and Telefunken’s Stahlröhre designs. These generally tried to keep
leads short and tubes small. The Philips company started attacking the
problem in 1934 because they were anticipating demand for television
receivers that would operate at higher frequencies.
Dr. Hans Jonker was the primary developer of the proposed solution
and published his design in an internal technical note describing an
all-glass tube that was easier to manufacture than other solutions. Now
all they needed was an actual application. While they initially thought
the killer app would be television, the E50 would end up helping the
Allies win the war.
Britain, there was a single television transmitter at Alexandra Palace —
the start of what would become the BBC. This was not only the first
public television service but also the first fully electronic television
system. Pye Ltd. — a company eventually bought by Philips — made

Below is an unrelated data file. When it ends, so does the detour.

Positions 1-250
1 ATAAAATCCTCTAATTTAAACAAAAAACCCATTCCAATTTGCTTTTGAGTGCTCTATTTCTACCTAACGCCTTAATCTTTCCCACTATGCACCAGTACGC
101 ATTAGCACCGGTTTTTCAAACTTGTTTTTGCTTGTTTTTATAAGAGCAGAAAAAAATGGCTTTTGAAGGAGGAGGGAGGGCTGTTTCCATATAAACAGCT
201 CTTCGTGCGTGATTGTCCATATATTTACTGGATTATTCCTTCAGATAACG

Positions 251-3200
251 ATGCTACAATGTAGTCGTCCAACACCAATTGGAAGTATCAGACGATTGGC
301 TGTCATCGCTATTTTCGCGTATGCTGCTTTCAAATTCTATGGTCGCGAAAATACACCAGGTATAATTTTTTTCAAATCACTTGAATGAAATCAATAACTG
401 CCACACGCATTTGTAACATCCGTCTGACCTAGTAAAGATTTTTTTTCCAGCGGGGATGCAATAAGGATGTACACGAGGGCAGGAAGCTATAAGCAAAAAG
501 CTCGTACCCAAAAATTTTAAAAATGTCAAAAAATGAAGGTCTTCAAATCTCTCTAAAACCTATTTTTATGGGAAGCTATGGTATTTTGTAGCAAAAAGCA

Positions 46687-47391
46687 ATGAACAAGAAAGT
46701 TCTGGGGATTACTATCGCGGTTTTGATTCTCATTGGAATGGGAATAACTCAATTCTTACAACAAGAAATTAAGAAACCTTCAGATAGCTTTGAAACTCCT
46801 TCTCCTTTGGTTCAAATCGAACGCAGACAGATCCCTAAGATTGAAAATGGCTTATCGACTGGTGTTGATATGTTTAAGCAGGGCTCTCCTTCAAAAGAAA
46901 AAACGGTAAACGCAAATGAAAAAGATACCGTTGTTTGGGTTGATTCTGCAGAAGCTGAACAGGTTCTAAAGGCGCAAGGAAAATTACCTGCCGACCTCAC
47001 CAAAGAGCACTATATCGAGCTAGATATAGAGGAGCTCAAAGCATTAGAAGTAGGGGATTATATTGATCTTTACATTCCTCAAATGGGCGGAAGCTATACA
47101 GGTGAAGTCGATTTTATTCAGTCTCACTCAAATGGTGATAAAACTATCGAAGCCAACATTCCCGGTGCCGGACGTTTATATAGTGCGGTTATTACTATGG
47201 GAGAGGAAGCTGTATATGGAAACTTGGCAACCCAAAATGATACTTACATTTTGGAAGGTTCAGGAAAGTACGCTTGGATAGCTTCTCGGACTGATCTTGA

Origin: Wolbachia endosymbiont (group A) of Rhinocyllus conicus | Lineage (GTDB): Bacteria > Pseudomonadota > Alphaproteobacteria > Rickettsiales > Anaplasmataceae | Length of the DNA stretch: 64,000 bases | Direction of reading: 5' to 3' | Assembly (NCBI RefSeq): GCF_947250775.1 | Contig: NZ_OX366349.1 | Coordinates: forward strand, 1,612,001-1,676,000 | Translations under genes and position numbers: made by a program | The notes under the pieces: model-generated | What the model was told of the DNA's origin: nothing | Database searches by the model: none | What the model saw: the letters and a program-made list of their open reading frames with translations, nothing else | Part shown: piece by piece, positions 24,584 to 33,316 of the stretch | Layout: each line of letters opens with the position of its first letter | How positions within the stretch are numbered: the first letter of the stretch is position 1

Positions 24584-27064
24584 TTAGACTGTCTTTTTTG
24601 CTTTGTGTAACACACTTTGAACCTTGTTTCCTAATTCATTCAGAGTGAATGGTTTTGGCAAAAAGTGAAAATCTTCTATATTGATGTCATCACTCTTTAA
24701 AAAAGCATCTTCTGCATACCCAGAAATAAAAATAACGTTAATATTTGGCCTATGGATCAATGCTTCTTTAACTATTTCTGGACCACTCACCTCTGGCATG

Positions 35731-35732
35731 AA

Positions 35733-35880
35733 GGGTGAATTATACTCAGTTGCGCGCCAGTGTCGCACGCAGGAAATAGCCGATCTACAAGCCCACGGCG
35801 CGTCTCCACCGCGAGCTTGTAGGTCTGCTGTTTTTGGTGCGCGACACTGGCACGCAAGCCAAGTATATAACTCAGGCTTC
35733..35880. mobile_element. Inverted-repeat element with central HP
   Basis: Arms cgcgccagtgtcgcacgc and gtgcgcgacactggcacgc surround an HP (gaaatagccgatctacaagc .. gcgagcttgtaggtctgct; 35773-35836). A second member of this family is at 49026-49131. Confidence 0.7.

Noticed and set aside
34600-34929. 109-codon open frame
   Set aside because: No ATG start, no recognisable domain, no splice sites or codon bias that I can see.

receivers that were surprisingly successful. The sound was at 41.5 Mhz
and the visual was at 45 MHz — high frequencies for those days.
Spurred by the demand, Pye decided that a set with more range would
create a broader market for receivers. The problem was finding a tube
that could handle the 45 MHz frequency in their tuned radio frequency
Pye wrote out the specifications for what they needed, but couldn’t
get them made reliably and cheaply. They turned to Philips who took
Jonker’s ideas and added some items needed for this application,
producing the EF50 — a pentode. The resulting TV set (see page 199) had a range of about five times the older sets.
Old tubes used a difficult process called pinching to seal the end of
a glass tube with the leads running through it. The pinch formed an
inverted V shape where the bakelite base of the tube fit the wide part